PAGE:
See depositions held to sufficiently identify the answers therein as the answers of the witness made before the officer, although the officer certified that he reduced the answers to writing, and the witness stated in reply to one of the interrogatories that he wrote the answers himself when no one was present. 3.-Same—Answers Not Written Before Officer.

The witness having assented to the answers by swearing to them before the officer, the fact that they were reduced to writing by him out of the officer's presence was not ground for quashing the deposition.

Appeal from Grayson. Tried below before Hon. Rice Maxey.

T. S. Miller and Head & Dillard, for appellant.

Wolfe, Hare & Semple, for appellee.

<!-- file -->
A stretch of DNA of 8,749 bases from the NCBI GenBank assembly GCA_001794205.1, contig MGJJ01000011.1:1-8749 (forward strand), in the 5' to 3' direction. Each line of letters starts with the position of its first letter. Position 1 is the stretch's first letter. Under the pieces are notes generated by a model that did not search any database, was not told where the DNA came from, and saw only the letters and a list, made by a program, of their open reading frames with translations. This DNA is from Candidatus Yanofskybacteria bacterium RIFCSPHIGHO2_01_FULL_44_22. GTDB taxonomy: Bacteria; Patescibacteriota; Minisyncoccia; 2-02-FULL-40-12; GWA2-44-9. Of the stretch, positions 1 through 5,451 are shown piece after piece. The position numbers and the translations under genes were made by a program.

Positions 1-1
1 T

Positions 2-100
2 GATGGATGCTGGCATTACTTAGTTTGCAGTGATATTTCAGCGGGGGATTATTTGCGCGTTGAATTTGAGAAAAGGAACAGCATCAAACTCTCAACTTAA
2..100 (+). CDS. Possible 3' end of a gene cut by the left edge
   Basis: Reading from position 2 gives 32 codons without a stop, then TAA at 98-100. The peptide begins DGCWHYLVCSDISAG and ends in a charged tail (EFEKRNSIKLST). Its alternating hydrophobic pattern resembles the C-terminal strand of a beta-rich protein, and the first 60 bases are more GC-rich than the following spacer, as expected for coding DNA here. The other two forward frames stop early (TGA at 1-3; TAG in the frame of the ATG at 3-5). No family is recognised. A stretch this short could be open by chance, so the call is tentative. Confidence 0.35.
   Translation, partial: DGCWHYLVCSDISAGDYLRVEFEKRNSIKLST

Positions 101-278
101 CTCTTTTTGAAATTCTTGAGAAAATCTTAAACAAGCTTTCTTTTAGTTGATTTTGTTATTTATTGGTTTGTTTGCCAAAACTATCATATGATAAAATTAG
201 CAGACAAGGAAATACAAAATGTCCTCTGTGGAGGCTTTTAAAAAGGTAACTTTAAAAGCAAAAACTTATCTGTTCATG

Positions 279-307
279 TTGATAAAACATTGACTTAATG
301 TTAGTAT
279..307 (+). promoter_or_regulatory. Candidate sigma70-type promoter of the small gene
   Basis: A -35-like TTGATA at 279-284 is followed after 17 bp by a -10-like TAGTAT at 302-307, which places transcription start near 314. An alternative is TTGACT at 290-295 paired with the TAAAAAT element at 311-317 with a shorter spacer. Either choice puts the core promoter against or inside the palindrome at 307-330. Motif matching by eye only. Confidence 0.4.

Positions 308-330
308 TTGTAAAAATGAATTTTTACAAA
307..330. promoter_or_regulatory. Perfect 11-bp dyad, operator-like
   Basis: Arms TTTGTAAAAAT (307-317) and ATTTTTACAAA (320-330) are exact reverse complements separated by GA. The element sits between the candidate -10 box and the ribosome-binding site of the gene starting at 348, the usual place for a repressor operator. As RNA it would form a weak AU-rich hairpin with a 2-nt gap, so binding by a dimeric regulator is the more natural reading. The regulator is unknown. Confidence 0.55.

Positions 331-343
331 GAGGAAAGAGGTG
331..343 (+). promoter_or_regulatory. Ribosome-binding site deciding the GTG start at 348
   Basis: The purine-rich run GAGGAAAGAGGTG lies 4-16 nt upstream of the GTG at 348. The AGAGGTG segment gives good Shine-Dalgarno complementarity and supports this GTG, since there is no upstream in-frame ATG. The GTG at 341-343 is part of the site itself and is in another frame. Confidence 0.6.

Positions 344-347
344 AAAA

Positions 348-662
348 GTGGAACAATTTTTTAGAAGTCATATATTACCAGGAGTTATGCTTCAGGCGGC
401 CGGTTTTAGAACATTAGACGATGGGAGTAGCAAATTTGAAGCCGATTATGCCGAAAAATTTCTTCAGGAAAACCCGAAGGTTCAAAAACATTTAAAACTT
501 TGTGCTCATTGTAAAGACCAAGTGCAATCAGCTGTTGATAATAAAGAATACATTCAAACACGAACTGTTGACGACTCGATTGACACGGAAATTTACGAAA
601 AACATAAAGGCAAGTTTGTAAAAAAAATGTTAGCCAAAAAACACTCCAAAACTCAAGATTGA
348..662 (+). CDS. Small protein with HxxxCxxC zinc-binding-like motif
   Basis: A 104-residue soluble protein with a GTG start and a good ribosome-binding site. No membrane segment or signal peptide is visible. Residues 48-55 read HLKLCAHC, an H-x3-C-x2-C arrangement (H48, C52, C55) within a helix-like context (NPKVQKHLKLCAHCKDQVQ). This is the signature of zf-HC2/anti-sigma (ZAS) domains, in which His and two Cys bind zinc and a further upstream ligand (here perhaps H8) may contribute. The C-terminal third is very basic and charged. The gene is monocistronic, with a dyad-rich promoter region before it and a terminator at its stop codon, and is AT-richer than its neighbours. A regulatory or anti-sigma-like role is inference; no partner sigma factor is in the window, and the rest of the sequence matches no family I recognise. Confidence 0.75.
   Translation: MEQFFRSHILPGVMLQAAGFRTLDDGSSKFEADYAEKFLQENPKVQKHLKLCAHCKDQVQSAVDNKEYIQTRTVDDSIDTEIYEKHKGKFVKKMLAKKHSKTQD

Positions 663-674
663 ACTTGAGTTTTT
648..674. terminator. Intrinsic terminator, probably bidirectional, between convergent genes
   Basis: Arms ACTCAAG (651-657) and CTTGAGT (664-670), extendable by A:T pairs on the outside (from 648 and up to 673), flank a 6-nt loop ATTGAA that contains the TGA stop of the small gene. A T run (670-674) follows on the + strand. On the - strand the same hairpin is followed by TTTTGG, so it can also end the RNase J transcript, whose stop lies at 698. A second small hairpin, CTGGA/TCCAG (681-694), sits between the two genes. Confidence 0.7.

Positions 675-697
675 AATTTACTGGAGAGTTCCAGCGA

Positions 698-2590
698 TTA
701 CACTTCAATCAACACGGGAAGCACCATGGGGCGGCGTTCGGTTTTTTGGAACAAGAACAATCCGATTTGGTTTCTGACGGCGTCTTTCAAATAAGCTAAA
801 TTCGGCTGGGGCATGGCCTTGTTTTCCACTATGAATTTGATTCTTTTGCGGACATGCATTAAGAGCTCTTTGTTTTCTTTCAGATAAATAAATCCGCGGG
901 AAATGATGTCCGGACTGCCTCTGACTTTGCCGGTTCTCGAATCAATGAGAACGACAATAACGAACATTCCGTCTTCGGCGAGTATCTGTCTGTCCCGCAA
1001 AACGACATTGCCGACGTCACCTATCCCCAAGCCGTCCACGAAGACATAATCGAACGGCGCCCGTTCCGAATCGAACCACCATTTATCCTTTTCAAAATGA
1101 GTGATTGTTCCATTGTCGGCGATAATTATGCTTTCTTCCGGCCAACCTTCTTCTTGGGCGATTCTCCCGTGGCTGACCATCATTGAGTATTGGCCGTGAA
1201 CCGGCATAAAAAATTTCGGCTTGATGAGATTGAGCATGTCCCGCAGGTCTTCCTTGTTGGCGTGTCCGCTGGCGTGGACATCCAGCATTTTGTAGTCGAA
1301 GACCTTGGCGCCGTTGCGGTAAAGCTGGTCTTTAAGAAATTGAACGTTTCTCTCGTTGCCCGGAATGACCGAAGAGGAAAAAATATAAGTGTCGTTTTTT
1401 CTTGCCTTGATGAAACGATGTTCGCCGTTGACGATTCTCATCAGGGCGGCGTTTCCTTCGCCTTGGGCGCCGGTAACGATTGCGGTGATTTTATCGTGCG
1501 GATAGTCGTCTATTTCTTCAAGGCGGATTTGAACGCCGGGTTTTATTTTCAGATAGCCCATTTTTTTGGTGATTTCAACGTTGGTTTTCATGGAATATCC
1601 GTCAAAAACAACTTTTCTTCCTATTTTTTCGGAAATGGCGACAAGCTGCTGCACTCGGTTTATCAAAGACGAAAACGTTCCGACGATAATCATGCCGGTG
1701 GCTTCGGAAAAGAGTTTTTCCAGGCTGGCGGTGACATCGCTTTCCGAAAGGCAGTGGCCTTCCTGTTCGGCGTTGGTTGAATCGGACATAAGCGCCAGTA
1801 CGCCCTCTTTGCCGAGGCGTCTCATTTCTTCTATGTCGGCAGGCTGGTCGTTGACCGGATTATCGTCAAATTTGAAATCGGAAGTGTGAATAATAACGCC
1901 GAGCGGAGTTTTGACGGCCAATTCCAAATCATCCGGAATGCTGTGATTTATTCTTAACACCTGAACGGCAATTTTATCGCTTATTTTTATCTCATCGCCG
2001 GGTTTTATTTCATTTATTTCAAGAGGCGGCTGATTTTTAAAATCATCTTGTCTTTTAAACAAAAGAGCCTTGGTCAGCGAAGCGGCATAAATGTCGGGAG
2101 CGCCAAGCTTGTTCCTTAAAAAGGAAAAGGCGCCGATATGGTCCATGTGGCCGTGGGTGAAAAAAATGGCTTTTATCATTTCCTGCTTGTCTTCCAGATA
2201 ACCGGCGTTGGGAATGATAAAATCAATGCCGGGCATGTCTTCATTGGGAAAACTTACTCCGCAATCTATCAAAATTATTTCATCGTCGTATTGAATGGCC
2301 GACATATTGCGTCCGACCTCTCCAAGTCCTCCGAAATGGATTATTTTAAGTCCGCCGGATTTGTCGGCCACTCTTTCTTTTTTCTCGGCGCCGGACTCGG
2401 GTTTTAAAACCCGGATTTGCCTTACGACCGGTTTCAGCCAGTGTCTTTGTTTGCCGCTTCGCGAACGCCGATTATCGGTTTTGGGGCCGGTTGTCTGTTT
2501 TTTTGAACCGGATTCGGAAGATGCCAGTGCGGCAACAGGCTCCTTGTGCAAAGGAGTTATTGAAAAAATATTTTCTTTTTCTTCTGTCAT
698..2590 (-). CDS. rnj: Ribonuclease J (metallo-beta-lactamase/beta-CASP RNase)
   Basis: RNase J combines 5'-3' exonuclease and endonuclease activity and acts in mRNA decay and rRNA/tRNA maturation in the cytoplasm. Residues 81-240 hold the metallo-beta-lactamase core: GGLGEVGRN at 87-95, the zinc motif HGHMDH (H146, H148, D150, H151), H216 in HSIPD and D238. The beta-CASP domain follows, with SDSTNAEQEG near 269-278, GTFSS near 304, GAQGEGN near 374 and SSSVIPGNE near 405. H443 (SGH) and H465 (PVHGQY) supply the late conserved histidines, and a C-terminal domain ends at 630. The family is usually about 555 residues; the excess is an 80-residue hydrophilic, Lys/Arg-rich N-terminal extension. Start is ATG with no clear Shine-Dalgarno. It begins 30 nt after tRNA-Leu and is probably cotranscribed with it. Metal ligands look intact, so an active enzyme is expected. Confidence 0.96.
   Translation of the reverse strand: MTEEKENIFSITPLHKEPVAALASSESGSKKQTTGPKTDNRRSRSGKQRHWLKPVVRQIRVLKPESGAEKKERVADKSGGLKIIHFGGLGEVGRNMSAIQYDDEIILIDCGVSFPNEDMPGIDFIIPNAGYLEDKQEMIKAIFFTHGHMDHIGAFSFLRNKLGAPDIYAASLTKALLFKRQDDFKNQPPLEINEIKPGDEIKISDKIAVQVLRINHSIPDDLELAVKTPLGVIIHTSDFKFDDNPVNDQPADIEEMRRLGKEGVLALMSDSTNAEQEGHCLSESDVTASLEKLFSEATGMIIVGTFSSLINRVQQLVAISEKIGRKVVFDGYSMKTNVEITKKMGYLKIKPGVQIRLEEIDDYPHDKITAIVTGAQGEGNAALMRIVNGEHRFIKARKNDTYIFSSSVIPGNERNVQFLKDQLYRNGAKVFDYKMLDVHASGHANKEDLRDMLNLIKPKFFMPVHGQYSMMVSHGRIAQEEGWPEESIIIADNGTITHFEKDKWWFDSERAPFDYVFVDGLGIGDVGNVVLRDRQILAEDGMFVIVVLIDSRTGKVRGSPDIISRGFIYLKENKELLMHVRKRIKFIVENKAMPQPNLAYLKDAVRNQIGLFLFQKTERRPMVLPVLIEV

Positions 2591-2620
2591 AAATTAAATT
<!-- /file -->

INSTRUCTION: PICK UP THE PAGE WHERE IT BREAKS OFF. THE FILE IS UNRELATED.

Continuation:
BOOKHOUT, ASSOCIATE JUSTICE.-J. C. Denton on the 29th day of May, 1901, filed his petition in the District Court of Grayson County, Texas, against the Missouri, Kansas & Texas Railway Company of Texas to recover damages on account of injuries alleged to have been inflicted on him on the 12th day of November, 1900. He pleaded that he was a passenger on a train northward bound from the city of Sherman to the city of Denison, and that at a point about a mile north of the former city his train, through the negligence of the defendant, collided with a south-bound freight train and inflicted upon him the injuries on account of which he sued. The case was tried before a jury and resulted in a verdict and judgment for plaintiff for $1800, from which judgment this appeal is taken.